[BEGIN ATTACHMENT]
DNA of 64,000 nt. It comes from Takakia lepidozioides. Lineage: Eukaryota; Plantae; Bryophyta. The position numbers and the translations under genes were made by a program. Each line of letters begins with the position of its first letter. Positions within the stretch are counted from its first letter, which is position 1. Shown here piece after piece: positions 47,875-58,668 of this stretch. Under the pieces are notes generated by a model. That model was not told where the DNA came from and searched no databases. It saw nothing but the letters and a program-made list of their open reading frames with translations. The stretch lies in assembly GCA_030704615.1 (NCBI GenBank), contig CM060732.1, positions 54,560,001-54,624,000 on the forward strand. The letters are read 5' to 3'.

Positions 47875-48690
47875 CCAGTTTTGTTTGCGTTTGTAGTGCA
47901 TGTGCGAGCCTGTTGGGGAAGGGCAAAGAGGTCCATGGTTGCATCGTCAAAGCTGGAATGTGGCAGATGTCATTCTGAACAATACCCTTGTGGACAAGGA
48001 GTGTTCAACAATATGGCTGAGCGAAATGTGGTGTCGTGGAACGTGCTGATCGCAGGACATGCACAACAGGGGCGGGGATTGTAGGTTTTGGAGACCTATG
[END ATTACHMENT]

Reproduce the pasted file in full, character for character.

DNA of 64,000 nt. It comes from Takakia lepidozioides. Lineage: Eukaryota; Plantae; Bryophyta. The position numbers and the translations under genes were made by a program. Each line of letters begins with the position of its first letter. Positions within the stretch are counted from its first letter, which is position 1. Shown here piece after piece: positions 47,875-58,668 of this stretch. Under the pieces are notes generated by a model. That model was not told where the DNA came from and searched no databases. It saw nothing but the letters and a program-made list of their open reading frames with translations. The stretch lies in assembly GCA_030704615.1 (NCBI GenBank), contig CM060732.1, positions 54,560,001-54,624,000 on the forward strand. The letters are read 5' to 3'.

Positions 47875-48690
47875 CCAGTTTTGTTTGCGTTTGTAGTGCA
47901 TGTGCGAGCCTGTTGGGGAAGGGCAAAGAGGTCCATGGTTGCATCGTCAAAGCTGGAATGTGGCAGATGTCATTCTGAACAATACCCTTGTGGACAAGGA
48001 GTGTTCAACAATATGGCTGAGCGAAATGTGGTGTCGTGGAACGTGCTGATCGCAGGACATGCACAACAGGGGCGGGGATTGTAGGTTTTGGAGACCTATG